20 Page 20 R Copyright © 1997 by Rational Software Corporation Use Case Realizations The use case diagram presents an outside view of the system Interaction diagrams describe how use cases are realized as interactions among societies of objects Two types of interaction diagrams – Sequence diagrams – Collaboration diagrams

21 Page 21 R Copyright © 1997 by Rational Software Corporation Sequence Diagram A sequence diagram displays object interactions arranged in a time sequence : Student registration form registration manager math 101 1: fill in info 2: submit 3: add course(joe, math 01) 4: are you open? 5: are you open? 6: add (joe) 7: add (joe) math 101 section 1

22 Page 22 R Copyright © 1997 by Rational Software Corporation : Registrar course form : CourseForm theManager : CurriculumManager aCourse : Course 1: set course info 2: process 3: add course 4: new course Collaboration Diagram A collaboration diagram displays object interactions organized around objects and their links to one another

23 Page 23 R Copyright © 1997 by Rational Software Corporation Class Diagrams A class diagram shows the existence of classes and their relationships in the logical view of a system UML modeling elements in class diagrams – Classes and their structure and behavior – Association, aggregation, dependency, and inheritance relationships – Multiplicity and navigation indicators – Role names

24 Page 24 R Copyright © 1997 by Rational Software Corporation Classes A class is a collection of objects with common structure, common behavior, common relationships and common semantics Classes are found by examining the objects in sequence and collaboration diagram A class is drawn as a rectangle with three compartments Classes should be named using the vocabulary of the domain – Naming standards should be created – e.g., all classes are singular nouns starting with a capital letter

25 Page 25 R Copyright © 1997 by Rational Software Corporation Classes RegistrationForm RegistrationManager Course Student CourseOffering Professor ScheduleAlgorithm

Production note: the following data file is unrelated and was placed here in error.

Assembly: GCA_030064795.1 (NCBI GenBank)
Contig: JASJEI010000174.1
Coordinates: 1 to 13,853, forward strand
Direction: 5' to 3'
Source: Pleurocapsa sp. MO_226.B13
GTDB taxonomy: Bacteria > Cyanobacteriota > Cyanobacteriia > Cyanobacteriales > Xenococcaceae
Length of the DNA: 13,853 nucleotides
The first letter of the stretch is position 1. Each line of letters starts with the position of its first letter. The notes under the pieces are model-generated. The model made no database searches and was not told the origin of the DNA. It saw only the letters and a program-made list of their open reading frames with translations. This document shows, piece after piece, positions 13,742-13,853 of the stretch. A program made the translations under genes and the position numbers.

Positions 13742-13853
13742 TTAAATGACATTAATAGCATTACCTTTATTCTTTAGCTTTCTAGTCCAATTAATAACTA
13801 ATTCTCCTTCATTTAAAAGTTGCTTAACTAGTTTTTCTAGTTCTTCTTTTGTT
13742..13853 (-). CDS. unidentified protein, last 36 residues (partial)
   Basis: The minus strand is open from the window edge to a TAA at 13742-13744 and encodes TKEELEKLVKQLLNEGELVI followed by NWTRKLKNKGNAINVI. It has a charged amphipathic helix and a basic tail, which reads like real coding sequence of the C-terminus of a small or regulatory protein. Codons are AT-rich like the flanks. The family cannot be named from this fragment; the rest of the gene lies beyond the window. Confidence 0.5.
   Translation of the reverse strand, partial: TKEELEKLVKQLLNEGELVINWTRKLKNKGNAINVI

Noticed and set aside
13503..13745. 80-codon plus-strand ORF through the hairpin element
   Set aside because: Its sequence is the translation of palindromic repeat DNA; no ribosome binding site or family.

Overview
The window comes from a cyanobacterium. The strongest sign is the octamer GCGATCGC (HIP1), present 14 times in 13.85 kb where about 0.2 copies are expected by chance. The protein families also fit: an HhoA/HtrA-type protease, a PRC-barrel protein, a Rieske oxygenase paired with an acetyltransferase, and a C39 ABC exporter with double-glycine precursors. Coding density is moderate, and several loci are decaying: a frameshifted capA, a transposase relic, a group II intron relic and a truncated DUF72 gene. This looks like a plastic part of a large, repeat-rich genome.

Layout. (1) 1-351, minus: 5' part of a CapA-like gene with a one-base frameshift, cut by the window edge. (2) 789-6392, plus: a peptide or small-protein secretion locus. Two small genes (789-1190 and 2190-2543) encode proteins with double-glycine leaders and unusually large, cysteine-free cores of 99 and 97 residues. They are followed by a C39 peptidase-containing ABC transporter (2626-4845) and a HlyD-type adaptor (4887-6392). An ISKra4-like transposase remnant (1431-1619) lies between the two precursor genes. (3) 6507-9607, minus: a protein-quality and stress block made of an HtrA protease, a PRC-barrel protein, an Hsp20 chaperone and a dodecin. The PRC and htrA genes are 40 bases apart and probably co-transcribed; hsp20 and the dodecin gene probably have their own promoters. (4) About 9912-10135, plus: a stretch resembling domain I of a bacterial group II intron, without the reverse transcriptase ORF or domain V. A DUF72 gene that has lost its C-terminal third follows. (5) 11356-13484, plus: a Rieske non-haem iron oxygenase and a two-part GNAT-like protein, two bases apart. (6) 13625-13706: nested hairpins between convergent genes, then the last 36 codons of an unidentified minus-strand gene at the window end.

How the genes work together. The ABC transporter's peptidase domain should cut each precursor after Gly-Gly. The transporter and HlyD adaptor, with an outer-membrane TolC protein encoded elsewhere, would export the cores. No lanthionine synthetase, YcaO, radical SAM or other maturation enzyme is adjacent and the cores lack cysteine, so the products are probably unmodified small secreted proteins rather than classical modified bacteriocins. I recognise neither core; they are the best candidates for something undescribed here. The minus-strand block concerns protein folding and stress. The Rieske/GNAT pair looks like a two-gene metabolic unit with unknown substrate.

26 Page 26 R Copyright © 1997 by Rational Software Corporation Operations The behavior of a class is represented by its operations Operations may be found by examining interaction diagrams registration form registration manager 3: add course(joe, math 01) RegistrationManager addCourse(Student,Course)

27 Page 27 R Copyright © 1997 by Rational Software Corporation Attributes The structure of a class is represented by its attributes Attributes may be found by examining class definitions, the problem requirements, and by applying domain knowledge Each course offering has a number, location and time CourseOffering number location time

28 Page 28 R Copyright © 1997 by Rational Software Corporation Classes RegistrationForm RegistrationManager addStudent(Course, StudentInfo) Course name numberCredits open() addStudent(StudentInfo) Student name major CourseOffering location open() addStudent(StudentInfo) Professor name tenureStatus ScheduleAlgorithm

29 Page 29 R Copyright © 1997 by Rational Software Corporation Relationships Relationships provide a pathway for communication between objects Sequence and/or collaboration diagrams are examined to determine what links between objects need to exist to accomplish the behavior -- if two objects need to “talk” there must be a link between them Three types of relationships are: – Association – Aggregation – Dependency